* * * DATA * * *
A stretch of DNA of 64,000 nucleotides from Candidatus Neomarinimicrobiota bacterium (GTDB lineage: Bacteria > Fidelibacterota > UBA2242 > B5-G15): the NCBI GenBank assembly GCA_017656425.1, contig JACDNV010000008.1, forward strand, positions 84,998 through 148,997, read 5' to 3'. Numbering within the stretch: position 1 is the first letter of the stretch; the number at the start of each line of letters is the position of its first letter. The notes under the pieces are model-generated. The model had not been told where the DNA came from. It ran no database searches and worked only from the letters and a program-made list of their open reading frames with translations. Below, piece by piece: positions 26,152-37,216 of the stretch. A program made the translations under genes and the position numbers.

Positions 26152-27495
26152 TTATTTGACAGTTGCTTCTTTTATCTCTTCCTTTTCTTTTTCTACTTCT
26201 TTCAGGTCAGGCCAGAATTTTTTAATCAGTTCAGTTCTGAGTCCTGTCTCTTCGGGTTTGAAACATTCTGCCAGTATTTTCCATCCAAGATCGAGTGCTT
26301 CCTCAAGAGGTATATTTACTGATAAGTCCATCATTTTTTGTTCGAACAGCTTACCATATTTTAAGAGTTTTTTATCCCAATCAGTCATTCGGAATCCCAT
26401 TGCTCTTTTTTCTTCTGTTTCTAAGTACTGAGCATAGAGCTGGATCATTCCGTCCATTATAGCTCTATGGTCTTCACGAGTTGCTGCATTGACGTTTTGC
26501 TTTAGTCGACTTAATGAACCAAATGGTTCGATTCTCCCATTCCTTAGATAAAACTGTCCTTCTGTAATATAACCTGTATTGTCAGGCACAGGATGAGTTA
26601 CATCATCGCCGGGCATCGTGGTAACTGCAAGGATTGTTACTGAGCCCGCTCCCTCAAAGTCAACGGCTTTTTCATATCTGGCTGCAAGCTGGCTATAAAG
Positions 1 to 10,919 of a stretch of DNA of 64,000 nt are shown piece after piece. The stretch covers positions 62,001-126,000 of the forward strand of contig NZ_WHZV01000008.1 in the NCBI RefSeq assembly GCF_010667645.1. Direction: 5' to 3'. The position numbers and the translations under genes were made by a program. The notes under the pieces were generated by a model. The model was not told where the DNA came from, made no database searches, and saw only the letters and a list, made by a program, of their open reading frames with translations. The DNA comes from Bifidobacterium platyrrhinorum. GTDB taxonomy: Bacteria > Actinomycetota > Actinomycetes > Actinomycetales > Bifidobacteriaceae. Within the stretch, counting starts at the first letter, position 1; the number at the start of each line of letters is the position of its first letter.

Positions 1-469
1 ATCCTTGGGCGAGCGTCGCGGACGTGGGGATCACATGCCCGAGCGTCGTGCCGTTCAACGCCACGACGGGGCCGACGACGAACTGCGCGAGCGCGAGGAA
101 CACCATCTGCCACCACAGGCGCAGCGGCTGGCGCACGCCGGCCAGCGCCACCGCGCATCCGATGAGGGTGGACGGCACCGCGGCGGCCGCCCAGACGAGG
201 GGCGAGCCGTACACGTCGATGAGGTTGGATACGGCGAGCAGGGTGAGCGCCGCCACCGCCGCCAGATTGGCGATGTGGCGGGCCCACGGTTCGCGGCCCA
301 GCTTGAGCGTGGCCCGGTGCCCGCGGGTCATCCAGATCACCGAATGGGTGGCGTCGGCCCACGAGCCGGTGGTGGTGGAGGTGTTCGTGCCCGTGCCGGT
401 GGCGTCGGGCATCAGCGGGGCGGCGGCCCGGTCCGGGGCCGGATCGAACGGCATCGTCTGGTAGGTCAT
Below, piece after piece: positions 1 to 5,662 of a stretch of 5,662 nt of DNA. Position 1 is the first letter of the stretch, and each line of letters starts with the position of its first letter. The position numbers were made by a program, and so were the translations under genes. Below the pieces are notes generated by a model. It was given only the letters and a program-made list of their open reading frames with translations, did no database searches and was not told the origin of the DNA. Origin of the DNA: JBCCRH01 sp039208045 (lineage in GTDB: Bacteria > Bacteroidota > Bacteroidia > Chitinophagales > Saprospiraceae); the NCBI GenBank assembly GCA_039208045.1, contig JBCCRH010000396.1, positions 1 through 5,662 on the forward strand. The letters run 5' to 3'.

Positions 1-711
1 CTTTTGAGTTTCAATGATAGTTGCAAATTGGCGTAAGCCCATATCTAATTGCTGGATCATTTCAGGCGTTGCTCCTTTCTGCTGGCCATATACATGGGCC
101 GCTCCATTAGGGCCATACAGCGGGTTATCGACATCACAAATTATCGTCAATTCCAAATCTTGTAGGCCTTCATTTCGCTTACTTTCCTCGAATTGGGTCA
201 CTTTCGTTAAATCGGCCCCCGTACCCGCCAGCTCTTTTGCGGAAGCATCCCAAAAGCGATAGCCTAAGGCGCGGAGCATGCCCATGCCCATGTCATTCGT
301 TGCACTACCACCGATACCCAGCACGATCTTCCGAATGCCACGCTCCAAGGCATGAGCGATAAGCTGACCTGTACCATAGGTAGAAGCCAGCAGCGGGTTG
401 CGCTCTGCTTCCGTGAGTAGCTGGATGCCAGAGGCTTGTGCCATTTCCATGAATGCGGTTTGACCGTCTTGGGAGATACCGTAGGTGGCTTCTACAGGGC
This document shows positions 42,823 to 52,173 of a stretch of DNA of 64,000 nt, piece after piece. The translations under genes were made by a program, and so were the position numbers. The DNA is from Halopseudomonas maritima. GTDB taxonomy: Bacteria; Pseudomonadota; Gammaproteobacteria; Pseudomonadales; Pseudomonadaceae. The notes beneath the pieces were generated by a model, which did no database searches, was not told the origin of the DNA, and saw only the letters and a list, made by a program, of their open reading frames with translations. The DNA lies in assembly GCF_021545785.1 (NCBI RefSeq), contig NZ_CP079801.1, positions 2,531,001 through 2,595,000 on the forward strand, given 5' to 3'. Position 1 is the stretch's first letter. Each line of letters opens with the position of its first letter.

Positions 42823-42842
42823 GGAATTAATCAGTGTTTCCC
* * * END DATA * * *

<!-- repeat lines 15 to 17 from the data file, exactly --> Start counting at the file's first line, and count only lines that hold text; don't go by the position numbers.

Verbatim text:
401 GGCGTCGGGCATCAGCGGGGCGGCGGCCCGGTCCGGGGCCGGATCGAACGGCATCGTCTGGTAGGTCAT
Below, piece after piece: positions 1 to 5,662 of a stretch of 5,662 nt of DNA. Position 1 is the first letter of the stretch, and each line of letters starts with the position of its first letter. The position numbers were made by a program, and so were the translations under genes. Below the pieces are notes generated by a model. It was given only the letters and a program-made list of their open reading frames with translations, did no database searches and was not told the origin of the DNA. Origin of the DNA: JBCCRH01 sp039208045 (lineage in GTDB: Bacteria > Bacteroidota > Bacteroidia > Chitinophagales > Saprospiraceae); the NCBI GenBank assembly GCA_039208045.1, contig JBCCRH010000396.1, positions 1 through 5,662 on the forward strand. The letters run 5' to 3'.

Positions 1-711